FILE - Construction crews install new border wall sections, Jan. 9, 2019, seen from Tijuana, Mexico.
FILE - Construction crews install new border wall sections, Jan. 9, 2019, seen from Tijuana, Mexico.

WASHINGTON - U.S. President Donald Trump vowed Tuesday to not cave in on his demand for a wall along the U.S.-Mexican border as the longest-ever partial government shutdown extended into a second month.

Senate Republicans began efforts to try to end the shutdown and approve Trump's wall as part of a package of measures proposed by the U.S. leader that for three years would protect hundreds of thousands of immigrants in the U.S. from deportation back to their homelands.

Meanwhile, the U.S. Supreme Court dealt the Trump administration a defeat, saying it would not immediately act on its request to end the program started by former President Barack Obama to protect nearly 700,000 people brought to the country as children from deportation, allowing them to stay in the country indefinitely.

A Senate vote could come Thursday, but there so far is no indication that enough opposition Democrats would support the legislation to ensure its passage.

A federal worker left unpaid or furloughed collect
A federal worker left unpaid or furloughed collects a free bag of groceries with a child from Kraft Foods on the 27th day of the partial government shutdown in Washington, U.S., Jan. 17, 2019

Day 32 of shutdown

The shutdown has furloughed 800,000 government civil servants, with 420,000 forced to continue working without pay and the remainder sent home, some of whom have been forced to look for temporary work elsewhere to help pay their household bills. All are set to miss their second biweekly paycheck on Friday.

House Speaker Nancy Pelosi, the leader of the Democratic-controlled House of Representatives and a vocal opponent of Trump's wall, said, "Securing our border is a responsibility that we all know and we share. It’s an oath we take to protect and defend the American people and that’s one place, not just the southern border but all of our borders. So let’s hope that the president will stop holding the federal employees hostage. They provide so much of the needs of the American people."

Various proposals to end the stalemate between Trump and Democrats opposed to his wall along part of the 3,200-kilometer border with Mexico have gone nowhere. Democrats have demanded that he reopen the government and then negotiate border security measures, but Trump has refused.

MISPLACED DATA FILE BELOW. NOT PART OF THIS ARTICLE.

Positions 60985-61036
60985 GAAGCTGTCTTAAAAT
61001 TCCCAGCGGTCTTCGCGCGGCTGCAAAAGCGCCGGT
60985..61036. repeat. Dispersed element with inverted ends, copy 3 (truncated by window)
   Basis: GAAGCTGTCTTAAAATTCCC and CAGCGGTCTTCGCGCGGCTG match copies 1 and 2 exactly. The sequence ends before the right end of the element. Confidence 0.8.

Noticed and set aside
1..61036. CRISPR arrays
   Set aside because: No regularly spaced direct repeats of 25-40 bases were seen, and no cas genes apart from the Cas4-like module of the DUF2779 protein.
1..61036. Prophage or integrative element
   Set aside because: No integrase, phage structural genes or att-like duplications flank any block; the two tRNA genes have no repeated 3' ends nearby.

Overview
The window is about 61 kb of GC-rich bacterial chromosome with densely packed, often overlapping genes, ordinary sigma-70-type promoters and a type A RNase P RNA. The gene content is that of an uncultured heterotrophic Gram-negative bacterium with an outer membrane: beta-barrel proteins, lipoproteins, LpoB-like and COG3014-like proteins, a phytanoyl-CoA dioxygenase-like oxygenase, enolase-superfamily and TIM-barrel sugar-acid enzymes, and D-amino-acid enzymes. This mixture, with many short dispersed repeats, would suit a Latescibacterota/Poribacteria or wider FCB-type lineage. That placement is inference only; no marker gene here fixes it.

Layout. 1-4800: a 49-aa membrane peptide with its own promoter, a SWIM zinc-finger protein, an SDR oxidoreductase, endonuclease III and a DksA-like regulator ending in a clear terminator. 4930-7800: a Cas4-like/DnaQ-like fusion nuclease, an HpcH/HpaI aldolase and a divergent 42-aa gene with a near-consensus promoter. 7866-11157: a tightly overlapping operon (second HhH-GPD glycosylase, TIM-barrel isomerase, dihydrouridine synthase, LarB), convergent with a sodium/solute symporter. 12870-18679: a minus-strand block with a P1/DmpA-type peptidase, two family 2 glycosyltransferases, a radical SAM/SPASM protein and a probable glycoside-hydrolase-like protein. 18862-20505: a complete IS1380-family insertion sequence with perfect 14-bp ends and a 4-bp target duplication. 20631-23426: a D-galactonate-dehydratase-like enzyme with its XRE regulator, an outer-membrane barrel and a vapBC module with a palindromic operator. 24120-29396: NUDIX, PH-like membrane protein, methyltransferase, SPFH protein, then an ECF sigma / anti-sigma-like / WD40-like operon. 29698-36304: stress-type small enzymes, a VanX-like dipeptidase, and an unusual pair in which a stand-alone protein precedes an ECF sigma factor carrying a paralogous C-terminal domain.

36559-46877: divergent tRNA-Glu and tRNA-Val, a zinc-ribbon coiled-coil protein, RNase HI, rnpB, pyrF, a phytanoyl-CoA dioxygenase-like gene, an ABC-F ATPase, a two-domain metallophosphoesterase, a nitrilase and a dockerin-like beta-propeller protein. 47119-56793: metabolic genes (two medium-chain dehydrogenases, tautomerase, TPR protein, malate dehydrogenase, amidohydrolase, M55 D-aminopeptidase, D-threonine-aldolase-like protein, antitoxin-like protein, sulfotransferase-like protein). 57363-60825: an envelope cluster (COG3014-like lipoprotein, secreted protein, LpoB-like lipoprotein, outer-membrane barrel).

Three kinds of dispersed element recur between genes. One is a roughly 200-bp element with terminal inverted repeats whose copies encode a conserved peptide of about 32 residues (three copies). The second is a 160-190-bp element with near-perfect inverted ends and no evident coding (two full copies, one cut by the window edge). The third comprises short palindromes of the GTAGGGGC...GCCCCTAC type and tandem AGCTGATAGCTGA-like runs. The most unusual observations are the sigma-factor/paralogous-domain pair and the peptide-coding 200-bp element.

Meanwhile, some government services have been curtailed as about 10 percent of airport security agents ordered to work have instead called in sick.

A sign outside of the Renwick Gallery stating that
A sign outside of the Renwick Gallery stating that all Smithsonian museums are closed is seen on day 30 of a partial government shutdown, in Washington, U.S., Jan. 20, 2019.

Some food inspections have been cut back, and museums and parks closed. Federal courts could run out of money by Friday to continue their operations.

The Senate Republican proposal includes $5.7 billion for Trump's wall, a favorite pledge of his during his successful 2016 run for the White House, although he has abandoned his claim that Mexico would pay directly for it and now is seeking U.S. taxpayer funding. He says the border barrier is needed to stop illegal immigration.

60 Vote majority

Republicans hold a 53-47 majority in the Senate, but most major legislation requires 60 votes for passage, meaning Trump would need to win the votes of at least seven Democrats, although none have agreed so far to support it.

In an effort to win Democratic support, Trump is calling for three years of protection against deportation for young immigrants who were brought to the country illegally when they were children and who are enrolled under a program known as Deferred Action for Childhood Arrivals (DACA) that was started by former President Barack Obama.

The same deportation protection would apply to people who fled to the U.S. from Latin American and African countries because of violence or natural disasters. Trump has previously sought to end both programs.

The Republican plan would add 750 border patrol agents and 375 customs officers, as well as technology upgrades at ports of entry. It would boost funding for immigration enforcement, including adding 2,000 law enforcement, support and legal personnel, and thousands of vehicles.

Rules for children from El Salvador, Guatemala and Honduras seeking asylum would become stricter.

FILE - Tatiana, from El Salvador, sits with her ch
FILE - Tatiana, from El Salvador, sits with her children Michael Daniel, 3, and Maria Teresa, 5, amid a caravan of thousands of migrants from Central America taking a rest while en route to the United States, in Tapachula city center, Mexico, Oct. 21, 2018.

The proposal calls for those minors to apply for asylum at one of several processing centers to be set up in Central America.

Republicans say the changes would reduce the incentives for people to make the dangerous trip to seek asylum at the U.S. border.

The Democratic-controlled House of Representatives has passed several bills aimed at reopening the government, but Senate Majority Leader Mitch McConnell has refused to put them up for a vote in the chamber because Trump does not support them. House Democrats are promising to vote for more border security measures this week, but none that include Trump's wall.